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  • boyaci2017214postprint

    Rights statement: This is the author’s version of a work that was accepted for publication in Transportation Research Part B: Methodological. Changes resulting from the publishing process, such as peer review, editing, corrections, structural formatting, and other quality control mechanisms may not be reflected in this document. Changes may have been made to this work since it was submitted for publication. A definitive version was subsequently published in Transportation Research Part B: Methodological, 95, 2017 DOI: 10.1016/j.trb.2016.10.007

    Accepted author manuscript, 2.83 MB, PDF document

    Available under license: CC BY-NC-ND: Creative Commons Attribution-NonCommercial-NoDerivatives 4.0 International License

  • boyaci2017214 - corrected postprint

    Rights statement: This is the author’s version of a work that was accepted for publication in Transportation Research Part B: Methodological. Changes resulting from the publishing process, such as peer review, editing, corrections, structural formatting, and other quality control mechanisms may not be reflected in this document. Changes may have been made to this work since it was submitted for publication. A definitive version was subsequently published in Transportation Research Part B: Methodological, 95, 2017 DOI: 10.1016/j.trb.2016.10.007

    Accepted author manuscript, 4.41 MB, PDF document

    Available under license: CC BY-NC-ND: Creative Commons Attribution-NonCommercial-NoDerivatives 4.0 International License

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An integrated optimization-simulation framework for vehicle and personnel relocations of electric carsharing systems with reservations

Research output: Contribution to journalJournal article

Published
<mark>Journal publication date</mark>01/2017
<mark>Journal</mark>Transportation Research Part B: Methodological
Volume95
Number of pages24
Pages (from-to)214-237
Publication StatusPublished
Early online date12/11/16
<mark>Original language</mark>English

Abstract

One-way electric vehicle carsharing systems are receiving increasing attention due to their mobility, environmental, and societal benefits. One of the major issues faced by the operators of these systems is the optimization of the relocation operations of personnel and vehicles. These relocation operations are essential in order to ensure that vehicles are available for use at the right place at the right time. Vehicle availability is a key indicator expressing the level of service offered to customers. However, the relocation operations, that ensure this availability, constitute a major cost component for the provision of these services. Therefore, clearly there is a trade-off between the cost of vehicle and personnel relocation and the level of service offered. In this paper we are developing, solving, and applying, in a real world context, an integrated multi-objective mixed integer linear programming (MMILP) optimization and discrete event simulation framework to optimize operational decisions for vehicle and personnel relocation in a carsharing system with reservations. We are using a clustering procedure to cope with the dimensionality of the operational problem without compromising on the quality of the obtained results. The optimization framework involves three mathematical models: (i) station clustering, (ii) operations optimization and (iii) personnel flow. The output of the optimization is used by the simulation in order to test the feasibility of the optimization outcome in terms of vehicle recharging requirements. The optimization model is solved iteratively considering the new constraints restricting the vehicles that require further charging to stay in the station until the results of the simulation are feasible in terms of electric vehicles’ battery charging levels. The application of the proposed framework using data from a real world system operating in Nice, France sheds light to trade-offs existing between the level of service offered, resource utilization, and certainty of fulfilling a trip reservation.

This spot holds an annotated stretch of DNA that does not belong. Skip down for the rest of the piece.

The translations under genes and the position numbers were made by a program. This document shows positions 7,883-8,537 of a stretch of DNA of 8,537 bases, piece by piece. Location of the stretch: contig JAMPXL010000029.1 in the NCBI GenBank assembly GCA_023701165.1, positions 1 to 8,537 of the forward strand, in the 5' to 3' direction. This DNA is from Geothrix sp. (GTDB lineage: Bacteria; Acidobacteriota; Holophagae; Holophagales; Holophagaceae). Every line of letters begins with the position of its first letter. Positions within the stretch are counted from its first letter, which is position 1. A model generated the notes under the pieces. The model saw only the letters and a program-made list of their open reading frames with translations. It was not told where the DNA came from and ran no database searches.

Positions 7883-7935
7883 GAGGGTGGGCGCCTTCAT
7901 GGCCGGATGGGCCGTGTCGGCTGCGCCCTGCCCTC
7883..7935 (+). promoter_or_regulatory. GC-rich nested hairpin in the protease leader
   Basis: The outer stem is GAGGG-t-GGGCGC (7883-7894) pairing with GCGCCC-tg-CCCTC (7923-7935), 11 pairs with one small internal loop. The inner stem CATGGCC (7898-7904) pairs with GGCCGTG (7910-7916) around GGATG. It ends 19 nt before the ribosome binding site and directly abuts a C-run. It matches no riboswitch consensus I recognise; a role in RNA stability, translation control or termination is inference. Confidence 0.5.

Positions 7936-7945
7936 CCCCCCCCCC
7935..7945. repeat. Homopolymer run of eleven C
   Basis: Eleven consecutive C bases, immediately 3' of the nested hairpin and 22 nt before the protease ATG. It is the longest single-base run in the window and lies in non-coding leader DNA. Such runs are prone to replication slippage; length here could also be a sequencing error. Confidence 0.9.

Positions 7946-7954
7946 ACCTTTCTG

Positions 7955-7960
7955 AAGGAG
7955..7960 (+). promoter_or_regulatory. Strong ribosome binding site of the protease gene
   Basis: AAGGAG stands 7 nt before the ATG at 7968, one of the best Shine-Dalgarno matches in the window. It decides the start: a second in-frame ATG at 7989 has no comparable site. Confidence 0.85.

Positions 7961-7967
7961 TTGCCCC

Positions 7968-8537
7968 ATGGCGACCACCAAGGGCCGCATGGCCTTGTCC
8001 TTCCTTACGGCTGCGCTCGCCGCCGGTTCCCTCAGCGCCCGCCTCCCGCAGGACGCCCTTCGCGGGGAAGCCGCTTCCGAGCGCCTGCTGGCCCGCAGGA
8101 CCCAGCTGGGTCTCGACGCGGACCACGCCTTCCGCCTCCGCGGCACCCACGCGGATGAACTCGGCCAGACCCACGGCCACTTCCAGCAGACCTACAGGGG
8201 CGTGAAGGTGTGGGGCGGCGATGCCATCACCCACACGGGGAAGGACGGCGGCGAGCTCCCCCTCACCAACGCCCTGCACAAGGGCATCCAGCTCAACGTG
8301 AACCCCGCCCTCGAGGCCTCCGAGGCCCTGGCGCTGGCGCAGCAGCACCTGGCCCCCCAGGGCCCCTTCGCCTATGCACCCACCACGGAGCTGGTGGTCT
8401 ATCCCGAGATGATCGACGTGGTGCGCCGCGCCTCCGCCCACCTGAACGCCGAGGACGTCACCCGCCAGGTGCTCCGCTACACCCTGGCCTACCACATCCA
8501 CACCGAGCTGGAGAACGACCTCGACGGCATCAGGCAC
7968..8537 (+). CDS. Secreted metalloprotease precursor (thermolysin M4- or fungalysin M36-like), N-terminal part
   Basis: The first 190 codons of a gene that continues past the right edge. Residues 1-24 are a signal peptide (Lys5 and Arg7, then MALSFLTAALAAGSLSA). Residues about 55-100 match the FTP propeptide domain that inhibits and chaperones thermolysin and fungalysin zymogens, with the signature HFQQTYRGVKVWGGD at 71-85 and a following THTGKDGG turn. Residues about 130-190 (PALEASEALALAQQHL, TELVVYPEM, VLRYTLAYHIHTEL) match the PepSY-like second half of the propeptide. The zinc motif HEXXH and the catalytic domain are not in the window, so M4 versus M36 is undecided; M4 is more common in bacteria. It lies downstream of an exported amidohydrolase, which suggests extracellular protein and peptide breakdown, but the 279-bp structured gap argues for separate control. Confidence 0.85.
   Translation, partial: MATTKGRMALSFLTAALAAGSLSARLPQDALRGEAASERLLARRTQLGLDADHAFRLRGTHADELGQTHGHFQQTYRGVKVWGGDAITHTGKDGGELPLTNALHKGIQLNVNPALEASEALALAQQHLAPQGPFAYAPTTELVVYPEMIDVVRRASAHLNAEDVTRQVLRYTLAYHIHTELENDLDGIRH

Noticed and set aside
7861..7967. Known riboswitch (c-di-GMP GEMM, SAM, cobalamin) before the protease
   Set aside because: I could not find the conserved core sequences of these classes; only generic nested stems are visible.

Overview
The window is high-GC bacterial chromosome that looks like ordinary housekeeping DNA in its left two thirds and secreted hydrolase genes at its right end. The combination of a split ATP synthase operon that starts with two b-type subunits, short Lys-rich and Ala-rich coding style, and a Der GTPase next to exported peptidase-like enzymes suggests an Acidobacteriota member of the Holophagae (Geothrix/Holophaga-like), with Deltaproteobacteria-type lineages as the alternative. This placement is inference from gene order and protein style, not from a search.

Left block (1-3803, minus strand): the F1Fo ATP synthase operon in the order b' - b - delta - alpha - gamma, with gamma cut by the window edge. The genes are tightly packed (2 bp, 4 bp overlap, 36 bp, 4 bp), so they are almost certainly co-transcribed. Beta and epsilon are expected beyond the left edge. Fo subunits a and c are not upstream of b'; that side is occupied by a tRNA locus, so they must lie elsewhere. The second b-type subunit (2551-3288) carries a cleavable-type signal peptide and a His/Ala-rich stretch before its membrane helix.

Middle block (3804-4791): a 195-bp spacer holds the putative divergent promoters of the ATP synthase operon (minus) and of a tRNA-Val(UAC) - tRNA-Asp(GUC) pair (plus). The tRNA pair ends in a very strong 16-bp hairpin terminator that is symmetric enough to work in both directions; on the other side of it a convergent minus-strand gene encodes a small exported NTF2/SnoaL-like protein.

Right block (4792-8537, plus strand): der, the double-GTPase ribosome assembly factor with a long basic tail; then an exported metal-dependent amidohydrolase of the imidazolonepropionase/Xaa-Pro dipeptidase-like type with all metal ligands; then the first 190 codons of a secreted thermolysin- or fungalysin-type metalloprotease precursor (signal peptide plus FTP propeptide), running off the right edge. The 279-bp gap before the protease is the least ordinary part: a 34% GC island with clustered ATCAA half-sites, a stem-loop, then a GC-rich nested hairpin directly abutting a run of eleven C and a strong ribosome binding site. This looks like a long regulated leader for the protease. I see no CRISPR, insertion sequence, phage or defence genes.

Bibliographic note

This is the author’s version of a work that was accepted for publication in Transportation Research Part B: Methodological. Changes resulting from the publishing process, such as peer review, editing, corrections, structural formatting, and other quality control mechanisms may not be reflected in this document. Changes may have been made to this work since it was submitted for publication. A definitive version was subsequently published in Transportation Research Part B: Methodological, 95, 2017 DOI: 10.1016/j.trb.2016.10.007